William Baum (CRD#: 1528847), a registered representative with Great American Investors, Inc. in Overland Park, Kansas, is currently involved in a pending customer dispute, according to his BrokerCheck record accessed on November 12, 2019. On September 10, 2019, William Baum became involved in a customer dispute in which clients allege that he “failed to recommend appropriate investments, disclose all conflicts of interest and fully inform claimants about the associated risks.” The clients, who are seeking $87,000 in damages, are disputing recommendations that William Baum allegedly made from 2014 to 2017. Similarly, in a customer complaint filed on May 13, 2019, clients allege that William Baum “recommended unsuitable trading strategies and failed to act in their best interest,” allegedly breaching his fiduciary duty, between 2008 and 2019.
The securities products at issue in both cases are over-the-counter (OTC) equity, options, and penny stocks. Also known as “unlisted stocks” or “microcap stocks,” OTC equity allows investors to trade shares of companies not listed on a national exchange. These companies are often smaller companies that cannot yet afford the high fees of listing on the Nasdaq or New York Stock Exchange (NYSE). They are often startups or companies going through a restructuring. While the OTC equity market represents an exciting opportunity for investors to get in on the ground floor by investing in an up-and-coming company, the OTC equity market is fraught with risk and not suitable for every investor. Fraud runs rampant on the OTC bulletin board (OTCBB), the dealer network through which OTC equity is traded. The risk for fraud is also heightened in the world of penny stocks. In 2014, the Securities and Exchange Commission (SEC) and the Financial Industry Regulatory Authority (FINRA) warned that aggressively-marketed penny stocks may actually be stocks of dormant “shell companies” with few, if any, operations. A more well-known scam is the “pump and dump,” in which fraudsters buy penny stocks, artificially inflate the price through a misinformation campaign, and then rapidly sell their shares, leaving investors with essentially worthless stock. When penny stocks are manipulated, investors are manipulated as well. While OTC equity and penny stocks both allow investors to invest in startups, they come with risks, and investors should take care to do their own due diligence before investing in these ventures.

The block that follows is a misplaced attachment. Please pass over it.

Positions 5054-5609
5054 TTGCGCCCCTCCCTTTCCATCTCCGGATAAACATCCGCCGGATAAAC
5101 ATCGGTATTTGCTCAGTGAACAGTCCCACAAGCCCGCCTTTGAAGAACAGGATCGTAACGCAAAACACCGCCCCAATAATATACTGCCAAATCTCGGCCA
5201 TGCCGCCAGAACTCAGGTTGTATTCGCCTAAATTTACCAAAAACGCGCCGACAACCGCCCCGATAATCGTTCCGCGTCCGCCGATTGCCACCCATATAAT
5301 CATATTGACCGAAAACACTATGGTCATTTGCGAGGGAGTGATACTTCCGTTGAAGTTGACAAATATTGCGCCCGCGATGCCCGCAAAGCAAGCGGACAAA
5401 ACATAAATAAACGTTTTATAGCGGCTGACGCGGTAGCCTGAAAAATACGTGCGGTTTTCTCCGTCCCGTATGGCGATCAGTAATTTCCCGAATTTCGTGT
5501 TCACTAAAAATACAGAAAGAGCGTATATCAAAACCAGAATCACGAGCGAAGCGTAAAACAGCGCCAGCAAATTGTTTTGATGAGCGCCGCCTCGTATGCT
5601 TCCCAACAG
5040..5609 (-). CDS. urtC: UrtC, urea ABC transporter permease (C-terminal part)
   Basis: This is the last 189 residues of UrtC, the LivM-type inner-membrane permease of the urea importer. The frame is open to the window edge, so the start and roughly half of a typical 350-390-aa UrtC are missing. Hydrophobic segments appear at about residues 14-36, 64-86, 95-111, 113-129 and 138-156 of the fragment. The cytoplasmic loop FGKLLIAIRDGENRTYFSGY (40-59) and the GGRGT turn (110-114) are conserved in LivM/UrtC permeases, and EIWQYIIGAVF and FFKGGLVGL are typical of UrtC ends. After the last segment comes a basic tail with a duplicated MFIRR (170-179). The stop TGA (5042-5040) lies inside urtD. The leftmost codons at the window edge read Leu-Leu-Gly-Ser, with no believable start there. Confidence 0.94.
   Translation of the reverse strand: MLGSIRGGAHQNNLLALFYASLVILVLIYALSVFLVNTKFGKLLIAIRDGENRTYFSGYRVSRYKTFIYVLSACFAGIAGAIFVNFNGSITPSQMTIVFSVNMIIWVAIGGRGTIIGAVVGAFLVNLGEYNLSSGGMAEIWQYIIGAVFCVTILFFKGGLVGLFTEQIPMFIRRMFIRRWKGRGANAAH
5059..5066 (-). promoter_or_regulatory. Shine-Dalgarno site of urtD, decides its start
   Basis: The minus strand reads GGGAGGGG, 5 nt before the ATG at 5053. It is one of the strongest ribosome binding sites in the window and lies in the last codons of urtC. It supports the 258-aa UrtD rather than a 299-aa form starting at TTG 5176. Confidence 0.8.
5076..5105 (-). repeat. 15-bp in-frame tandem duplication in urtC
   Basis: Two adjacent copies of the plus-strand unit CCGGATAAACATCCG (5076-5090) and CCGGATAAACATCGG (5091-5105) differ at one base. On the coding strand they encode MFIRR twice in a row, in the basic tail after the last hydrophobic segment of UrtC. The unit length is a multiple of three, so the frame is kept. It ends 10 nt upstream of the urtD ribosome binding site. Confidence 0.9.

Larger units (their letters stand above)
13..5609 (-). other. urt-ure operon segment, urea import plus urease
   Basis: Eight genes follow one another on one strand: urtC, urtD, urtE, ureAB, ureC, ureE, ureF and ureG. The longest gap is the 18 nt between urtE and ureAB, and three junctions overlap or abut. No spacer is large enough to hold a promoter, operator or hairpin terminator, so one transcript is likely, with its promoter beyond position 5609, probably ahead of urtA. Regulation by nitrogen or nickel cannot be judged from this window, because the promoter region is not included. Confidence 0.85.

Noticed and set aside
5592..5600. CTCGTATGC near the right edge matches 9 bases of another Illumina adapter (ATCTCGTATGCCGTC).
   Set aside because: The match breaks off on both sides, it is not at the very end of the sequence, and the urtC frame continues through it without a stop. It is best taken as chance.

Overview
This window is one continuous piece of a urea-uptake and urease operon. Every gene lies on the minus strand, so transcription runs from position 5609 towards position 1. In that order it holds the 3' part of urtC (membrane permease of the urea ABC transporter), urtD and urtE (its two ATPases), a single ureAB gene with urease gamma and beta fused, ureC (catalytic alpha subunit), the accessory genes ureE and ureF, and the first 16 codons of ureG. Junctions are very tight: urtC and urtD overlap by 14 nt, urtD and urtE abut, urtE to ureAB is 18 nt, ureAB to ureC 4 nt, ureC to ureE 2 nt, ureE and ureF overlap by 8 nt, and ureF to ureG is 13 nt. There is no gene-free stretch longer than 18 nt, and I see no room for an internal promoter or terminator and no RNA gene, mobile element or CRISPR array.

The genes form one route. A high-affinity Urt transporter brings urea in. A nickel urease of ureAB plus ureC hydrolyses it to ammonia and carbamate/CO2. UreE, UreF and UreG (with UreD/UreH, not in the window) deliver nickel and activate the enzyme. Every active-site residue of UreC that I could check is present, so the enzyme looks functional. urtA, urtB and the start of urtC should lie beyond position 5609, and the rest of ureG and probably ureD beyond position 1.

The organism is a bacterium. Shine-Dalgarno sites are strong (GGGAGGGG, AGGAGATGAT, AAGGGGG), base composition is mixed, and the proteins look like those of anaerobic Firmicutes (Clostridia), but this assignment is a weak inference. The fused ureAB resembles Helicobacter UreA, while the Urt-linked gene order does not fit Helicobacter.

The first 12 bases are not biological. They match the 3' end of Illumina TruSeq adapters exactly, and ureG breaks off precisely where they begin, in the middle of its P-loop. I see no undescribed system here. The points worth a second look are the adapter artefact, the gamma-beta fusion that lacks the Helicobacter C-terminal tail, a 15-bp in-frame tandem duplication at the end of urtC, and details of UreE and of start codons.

While William Baum’s most recent disclosures involved unsuitable OTC equity investments, this is not the only time that William Baum has found himself embroiled in securities disputes. We previously wrote about suitability claims brought against William Baum. In addition to dealing with suitability claims, William Baum was sanctioned by FINRA on July 25, 2017. He was fined $5,000 and suspended for 30 days. What happened? He allegedly sent text messages to 16 clients about securities transactions, thus preventing his firm from monitoring his advisory activity. He was working for Great American Investors at the time.
In addition to his current position with Great American Investors, Inc. (CRD#: 28489), William Baum has worked for five other brokerage firms. Over his 33-year career in the securities industry, he has also worked for:
- First Union Securities, Inc. (CRD#: 19616) of St. Louis, Missouri
- George K. Baum & Company (CRD#: 36354) of Kansas City, Missouri
- Dain Bosworth Incorporated (CRD#: 7600) – SEC registration status terminated on May 8, 1998
- General Securities Corp. (CRD#: 15062) of North Kansas City, Missouri
- L. Stern & Co. Inc. (CRD#: 8327) – SEC registration status terminated on April 4, 2009
If William Baum was your broker or if you fear your broker may have violated securities rules, don’t hesitate to contact the securities attorneys of Fitapelli Kurta. Call (877) 238-4175 or email email@example.com for your free consultation with an experienced securities attorney.